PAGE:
An indicator that something is pleasing is if that particular aesthetic is copied and becomes a part of popular culture for a span of more than a decade. Graphic design, in particular, can serve as a visual indicator of world history through its various eras. Although we’ll be focusing on the ’80s and ’90s, in every era graphic design has a distinctive personality, a common denominator in every designer’s output.
Take for example the time of Medieval Art. Although this era covered about a thousand years in the Western world, the media revolved around illuminated manuscripts, metal works, mosaics, sculptures, and stained glass. These conservation-minded outputs were made with sturdy materials that are still preserved until today.
In the Renaissance Period, an important mark in European history, the era’s intellectual basis can be traced back to an early version of humanism; this was the time when philosophers, like Protagoras, believed that “Man is the measure of all things.” The Renaissance Period not only manifested in science, politics, and literature but also greatly affected European design. The development of perspectives in oil painting, concrete sculptures like Michelangelo’s “David”, and more realistic colors, textures, and mood in oil paintings became a trend during that time. Today, European graphic design, which is this art’s modern offspring, can be seen with a permanent touch of what influenced it hundreds of years ago.
As for the history of Asian design which can be traced back as early as the 14th century, local cultures of Southeast Asian countries like China, Japan, Korea, and the Middle East share common factors that affected the evolution of design to this date. Art, science, architecture, technology, and literature are some of the important elements that affected Asian design–and eventually grew to influence the modern graphic design industry. Patterns, asymmetry, reference to nature, clean lines, and minimalist techniques can still be seen in Asian-inspired graphic design outputs.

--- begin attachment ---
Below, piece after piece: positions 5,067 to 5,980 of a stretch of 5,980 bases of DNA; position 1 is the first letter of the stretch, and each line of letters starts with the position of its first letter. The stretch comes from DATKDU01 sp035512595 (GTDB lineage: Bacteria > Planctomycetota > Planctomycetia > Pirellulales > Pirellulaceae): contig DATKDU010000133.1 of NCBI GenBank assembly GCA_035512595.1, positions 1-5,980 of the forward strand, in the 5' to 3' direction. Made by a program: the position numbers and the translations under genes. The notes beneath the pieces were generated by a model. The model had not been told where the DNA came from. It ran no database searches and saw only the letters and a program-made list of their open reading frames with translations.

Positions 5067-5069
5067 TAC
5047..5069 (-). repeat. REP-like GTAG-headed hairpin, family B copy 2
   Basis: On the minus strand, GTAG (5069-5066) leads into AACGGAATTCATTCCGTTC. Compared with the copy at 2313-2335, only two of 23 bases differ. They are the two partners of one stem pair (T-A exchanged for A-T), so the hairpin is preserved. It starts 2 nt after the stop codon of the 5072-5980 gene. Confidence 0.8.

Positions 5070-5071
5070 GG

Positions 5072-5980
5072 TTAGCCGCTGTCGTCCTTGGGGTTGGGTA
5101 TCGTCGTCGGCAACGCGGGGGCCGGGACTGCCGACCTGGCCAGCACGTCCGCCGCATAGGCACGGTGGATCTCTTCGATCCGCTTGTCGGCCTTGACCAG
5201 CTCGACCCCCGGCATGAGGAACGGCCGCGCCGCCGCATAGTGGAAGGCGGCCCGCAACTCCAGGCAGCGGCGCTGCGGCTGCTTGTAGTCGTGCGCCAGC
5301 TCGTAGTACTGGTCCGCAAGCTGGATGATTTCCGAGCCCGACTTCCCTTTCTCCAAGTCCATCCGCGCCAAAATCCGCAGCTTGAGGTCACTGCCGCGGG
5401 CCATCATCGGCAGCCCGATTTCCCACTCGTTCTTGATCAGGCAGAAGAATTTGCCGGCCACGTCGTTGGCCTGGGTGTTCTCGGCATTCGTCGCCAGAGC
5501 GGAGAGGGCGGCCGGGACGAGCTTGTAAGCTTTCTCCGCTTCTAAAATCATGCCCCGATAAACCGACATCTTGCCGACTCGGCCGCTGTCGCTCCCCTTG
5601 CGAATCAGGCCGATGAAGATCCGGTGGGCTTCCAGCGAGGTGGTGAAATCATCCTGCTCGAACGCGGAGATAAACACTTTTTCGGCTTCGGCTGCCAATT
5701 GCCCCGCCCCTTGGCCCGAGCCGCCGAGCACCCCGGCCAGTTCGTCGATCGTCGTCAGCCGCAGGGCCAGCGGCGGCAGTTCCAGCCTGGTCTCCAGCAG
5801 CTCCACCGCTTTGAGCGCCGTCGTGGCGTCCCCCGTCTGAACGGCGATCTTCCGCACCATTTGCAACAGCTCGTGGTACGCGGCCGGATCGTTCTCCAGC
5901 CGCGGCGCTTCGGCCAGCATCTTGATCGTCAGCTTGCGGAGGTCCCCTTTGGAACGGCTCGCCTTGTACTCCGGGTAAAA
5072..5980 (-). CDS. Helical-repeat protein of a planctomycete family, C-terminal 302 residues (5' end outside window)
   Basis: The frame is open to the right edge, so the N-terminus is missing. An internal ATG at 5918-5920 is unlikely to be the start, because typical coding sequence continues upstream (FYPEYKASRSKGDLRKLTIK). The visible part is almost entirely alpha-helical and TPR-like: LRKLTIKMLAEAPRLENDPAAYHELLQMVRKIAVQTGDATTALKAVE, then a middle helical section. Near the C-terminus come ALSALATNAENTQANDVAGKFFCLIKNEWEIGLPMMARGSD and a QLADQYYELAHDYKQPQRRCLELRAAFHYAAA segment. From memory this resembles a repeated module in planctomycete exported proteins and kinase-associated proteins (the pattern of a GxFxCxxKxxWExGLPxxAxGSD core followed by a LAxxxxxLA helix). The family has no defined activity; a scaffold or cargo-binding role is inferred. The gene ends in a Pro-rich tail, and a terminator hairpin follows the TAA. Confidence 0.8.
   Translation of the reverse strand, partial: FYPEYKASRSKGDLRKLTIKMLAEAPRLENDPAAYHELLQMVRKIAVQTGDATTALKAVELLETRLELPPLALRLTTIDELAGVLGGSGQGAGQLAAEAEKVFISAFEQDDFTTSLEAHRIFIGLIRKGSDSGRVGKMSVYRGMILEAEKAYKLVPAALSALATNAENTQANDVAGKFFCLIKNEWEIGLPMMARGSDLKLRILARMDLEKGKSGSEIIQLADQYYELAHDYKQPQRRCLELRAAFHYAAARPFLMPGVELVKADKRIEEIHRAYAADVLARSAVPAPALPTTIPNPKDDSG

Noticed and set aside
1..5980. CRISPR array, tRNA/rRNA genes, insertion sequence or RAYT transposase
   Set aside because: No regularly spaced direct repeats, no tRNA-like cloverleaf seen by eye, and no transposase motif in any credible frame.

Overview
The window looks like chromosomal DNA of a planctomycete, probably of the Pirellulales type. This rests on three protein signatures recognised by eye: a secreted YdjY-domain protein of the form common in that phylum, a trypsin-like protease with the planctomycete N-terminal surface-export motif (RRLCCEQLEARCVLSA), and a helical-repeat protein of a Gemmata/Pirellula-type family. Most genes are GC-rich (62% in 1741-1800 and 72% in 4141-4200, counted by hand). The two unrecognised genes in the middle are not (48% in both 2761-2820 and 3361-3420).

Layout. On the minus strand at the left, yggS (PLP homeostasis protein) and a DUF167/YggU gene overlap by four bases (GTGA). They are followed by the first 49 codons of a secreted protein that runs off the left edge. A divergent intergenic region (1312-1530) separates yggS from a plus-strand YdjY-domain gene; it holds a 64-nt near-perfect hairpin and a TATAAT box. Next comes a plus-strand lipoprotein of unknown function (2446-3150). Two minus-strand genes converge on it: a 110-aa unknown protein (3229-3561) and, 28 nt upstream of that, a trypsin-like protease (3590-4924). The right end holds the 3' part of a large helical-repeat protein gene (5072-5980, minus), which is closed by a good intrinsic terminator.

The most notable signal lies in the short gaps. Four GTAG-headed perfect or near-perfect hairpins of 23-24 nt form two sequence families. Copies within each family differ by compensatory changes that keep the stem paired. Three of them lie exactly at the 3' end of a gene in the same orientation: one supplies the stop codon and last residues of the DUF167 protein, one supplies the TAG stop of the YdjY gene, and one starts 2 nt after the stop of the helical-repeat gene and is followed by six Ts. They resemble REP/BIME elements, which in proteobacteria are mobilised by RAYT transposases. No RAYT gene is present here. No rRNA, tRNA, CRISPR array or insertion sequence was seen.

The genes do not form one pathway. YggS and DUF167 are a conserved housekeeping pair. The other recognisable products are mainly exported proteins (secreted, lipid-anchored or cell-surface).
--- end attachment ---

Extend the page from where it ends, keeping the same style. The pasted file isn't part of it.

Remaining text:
The Birth of Retro
When Modern and Contemporary times formed, this meant to change–and this gave artists a wider range of options to express themselves through the arts and design. Retro Design became distinct for many artists in the ‘80s and ‘90s because it served as a visual representation of the slow transition of the Western world into becoming more liberal. Influenced by various political tensions, issues of freedom and modern humanity, and the cooling down of the Cold war, the Retro Designs became a reflection of what each artist felt towards the evolving system. Before, artists were only confined to producing artworks made from traditional materials like canvas, concrete, wood, and metal. Eventually, these classic techniques transitioned into creations on large-scale street art and pop colors to meet the need to produce bold, interesting, and eye-catching outputs. Retro style easily survived in the dynamic world of design and eventually invaded the world of Graphic Design.